Martirosyan is taking it day-by-day by placing his focus on the community and his food. Pizza, vegetables, sandwiches—you name it, the wood-fired oven makes everything taste better. The star at Wood is their wood-fired pizza, and Chef Erik’s wood-burning oven stays at a constant 800-900 degrees Fahrenheit. His Neapolitan pizza gets rave reviews, but the must-order “pizza” on the menu is the “gondola pizza,” a spin on khachapuri. Although not technically a pizza, khachapuri is a traditional cheese bread that originated in the Republic of Georgia.

“What more could you want other than cheesy, soft-while-pillowy hot bread dipped in its own bed of runny egg yolk and lava-molten cheese?” says Martirosyan.

Specialty khachapuri pizza with a personal spin

There are a number of different varieties of khachapuri, but Martirosyan does his own modern take using cheeses like mozzarella and feta. Diners can watch Martirosyan mold the khachapuri into the shape of a boat and make each order fresh from scratch. Not only is the “gondola pizza” delicious, but it’s also very photo-worthy. The trick is getting the timing correct.

“You don’t want the skin to get too crispy, so I put it in just to give it some color and immediately take it out. This keeps the softness to it. Then, I add in the cheese and throw it in the oven for about eight minutes. I use sous vide eggs,” he says.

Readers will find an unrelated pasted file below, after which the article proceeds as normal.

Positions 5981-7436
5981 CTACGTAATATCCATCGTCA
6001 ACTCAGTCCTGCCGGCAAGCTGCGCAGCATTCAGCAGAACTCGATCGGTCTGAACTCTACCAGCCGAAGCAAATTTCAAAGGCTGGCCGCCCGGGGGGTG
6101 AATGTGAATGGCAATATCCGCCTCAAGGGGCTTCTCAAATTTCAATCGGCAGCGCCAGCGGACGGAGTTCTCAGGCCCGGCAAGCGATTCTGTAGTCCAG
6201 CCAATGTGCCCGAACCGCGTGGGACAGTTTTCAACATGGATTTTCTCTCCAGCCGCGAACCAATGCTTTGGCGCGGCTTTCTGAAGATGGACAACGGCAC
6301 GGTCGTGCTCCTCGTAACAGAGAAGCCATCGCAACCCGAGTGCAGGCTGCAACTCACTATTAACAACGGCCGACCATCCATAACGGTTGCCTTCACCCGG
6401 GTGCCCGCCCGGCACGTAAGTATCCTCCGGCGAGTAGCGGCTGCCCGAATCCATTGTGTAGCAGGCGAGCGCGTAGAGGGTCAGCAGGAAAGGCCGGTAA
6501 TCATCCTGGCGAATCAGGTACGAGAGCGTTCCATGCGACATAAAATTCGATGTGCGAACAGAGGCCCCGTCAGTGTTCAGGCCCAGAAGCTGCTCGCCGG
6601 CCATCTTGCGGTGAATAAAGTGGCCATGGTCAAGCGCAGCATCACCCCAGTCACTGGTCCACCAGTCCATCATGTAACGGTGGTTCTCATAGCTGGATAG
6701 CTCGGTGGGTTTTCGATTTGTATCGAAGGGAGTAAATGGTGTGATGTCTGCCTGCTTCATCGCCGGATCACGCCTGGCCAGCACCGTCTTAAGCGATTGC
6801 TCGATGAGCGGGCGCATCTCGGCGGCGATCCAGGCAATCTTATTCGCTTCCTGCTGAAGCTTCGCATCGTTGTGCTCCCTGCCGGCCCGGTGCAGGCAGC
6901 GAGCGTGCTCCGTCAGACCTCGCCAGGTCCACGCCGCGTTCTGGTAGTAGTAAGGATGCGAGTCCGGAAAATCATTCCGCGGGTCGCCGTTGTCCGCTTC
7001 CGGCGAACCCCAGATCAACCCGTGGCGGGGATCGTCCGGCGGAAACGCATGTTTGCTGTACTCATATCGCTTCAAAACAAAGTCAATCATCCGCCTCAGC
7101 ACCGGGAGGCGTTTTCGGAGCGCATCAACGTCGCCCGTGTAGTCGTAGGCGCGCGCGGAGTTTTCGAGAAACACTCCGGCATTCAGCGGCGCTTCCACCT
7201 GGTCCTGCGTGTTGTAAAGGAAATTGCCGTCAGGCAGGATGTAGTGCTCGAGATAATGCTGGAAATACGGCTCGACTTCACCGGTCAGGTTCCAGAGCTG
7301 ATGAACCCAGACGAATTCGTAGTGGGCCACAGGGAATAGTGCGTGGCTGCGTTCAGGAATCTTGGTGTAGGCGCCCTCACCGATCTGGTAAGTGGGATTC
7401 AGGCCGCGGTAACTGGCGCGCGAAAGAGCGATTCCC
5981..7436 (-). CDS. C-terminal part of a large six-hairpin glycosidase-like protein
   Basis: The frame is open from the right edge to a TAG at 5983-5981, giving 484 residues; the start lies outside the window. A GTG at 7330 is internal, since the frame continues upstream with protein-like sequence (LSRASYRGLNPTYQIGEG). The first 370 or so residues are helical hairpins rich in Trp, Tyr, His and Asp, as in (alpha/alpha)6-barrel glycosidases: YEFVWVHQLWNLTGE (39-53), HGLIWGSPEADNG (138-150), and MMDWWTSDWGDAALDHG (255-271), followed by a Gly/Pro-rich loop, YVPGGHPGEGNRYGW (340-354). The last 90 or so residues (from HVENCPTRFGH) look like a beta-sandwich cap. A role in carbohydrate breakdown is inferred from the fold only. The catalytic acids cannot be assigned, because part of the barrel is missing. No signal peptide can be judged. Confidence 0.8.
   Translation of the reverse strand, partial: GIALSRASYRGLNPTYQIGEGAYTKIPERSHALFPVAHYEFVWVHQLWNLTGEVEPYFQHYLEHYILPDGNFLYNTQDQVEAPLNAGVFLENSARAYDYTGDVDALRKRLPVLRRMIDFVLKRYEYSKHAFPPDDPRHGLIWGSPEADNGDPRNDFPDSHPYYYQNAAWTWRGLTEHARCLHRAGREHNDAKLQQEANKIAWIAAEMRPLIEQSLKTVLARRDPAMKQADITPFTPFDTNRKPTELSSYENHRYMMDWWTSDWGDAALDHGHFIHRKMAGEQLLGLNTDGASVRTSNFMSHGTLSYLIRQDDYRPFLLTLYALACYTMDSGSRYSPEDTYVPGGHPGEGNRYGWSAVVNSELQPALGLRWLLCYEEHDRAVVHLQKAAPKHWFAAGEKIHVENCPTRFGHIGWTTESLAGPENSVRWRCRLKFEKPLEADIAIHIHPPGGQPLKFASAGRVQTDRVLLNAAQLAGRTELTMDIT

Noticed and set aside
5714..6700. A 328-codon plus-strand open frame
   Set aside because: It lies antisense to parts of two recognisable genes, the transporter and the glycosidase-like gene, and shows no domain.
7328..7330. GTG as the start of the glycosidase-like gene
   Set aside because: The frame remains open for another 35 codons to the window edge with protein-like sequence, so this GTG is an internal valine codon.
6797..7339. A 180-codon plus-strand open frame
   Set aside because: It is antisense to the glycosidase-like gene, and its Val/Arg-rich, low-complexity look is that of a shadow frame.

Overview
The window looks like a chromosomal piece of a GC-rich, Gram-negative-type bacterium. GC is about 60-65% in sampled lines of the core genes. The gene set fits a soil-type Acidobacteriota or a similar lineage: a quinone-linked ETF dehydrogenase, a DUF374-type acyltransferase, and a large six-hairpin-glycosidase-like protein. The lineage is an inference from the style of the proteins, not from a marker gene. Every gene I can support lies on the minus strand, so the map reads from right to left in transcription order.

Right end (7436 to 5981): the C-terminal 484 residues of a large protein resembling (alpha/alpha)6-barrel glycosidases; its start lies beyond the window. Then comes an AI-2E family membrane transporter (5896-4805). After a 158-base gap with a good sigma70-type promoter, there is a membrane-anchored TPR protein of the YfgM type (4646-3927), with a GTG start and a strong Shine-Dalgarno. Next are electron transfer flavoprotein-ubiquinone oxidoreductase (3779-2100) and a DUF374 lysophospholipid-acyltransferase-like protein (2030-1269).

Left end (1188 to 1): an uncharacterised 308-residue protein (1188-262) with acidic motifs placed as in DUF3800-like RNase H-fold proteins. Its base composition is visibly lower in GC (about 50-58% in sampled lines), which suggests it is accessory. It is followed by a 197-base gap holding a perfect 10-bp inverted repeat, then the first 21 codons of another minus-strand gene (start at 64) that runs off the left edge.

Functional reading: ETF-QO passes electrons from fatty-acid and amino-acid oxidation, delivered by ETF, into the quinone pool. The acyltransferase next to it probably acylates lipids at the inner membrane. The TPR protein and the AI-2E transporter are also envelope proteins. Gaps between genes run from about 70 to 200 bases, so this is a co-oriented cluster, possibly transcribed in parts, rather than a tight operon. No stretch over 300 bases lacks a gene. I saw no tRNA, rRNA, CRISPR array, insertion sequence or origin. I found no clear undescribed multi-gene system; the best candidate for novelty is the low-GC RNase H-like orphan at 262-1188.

When it’s ready to serve, diners break up the runny egg and then tear off pieces of freshly baked bread to dip in the dish’s own juices. The cheese with its subtle tang and creaminess was evidently cheese-pull Insta-worthy.

Wood’s noteworthy dishes

Martirosyan taught himself how to make pizza without any formal training. He makes his Neapolitan pizzas using recipes that have been passed down for generations. He swears that the secret is in the high-quality flour he imports from Italy. "You can taste the difference," he said. He uses an organic, GMO-free stone-ground flour.

Wood’s pizza crust is on the thinner side. It has a nice, sourdough tang with a touch of saltiness. Aside from the Neapolitan-style pizzas, Martirosyan also bakes and cooks plenty of other foods in his oven. Wood’s wood-fired oven manages to make their diners crave vegetables. Diners come in asking for their spaghetti squash, charred broccoli, roasted cauliflower and crispy Brussels sprouts. The Brussels sprouts are topped with pomegranate gastrique, tahini and toasted sesame. The pomegranate gastrique adds a burst of flavor to your mouth.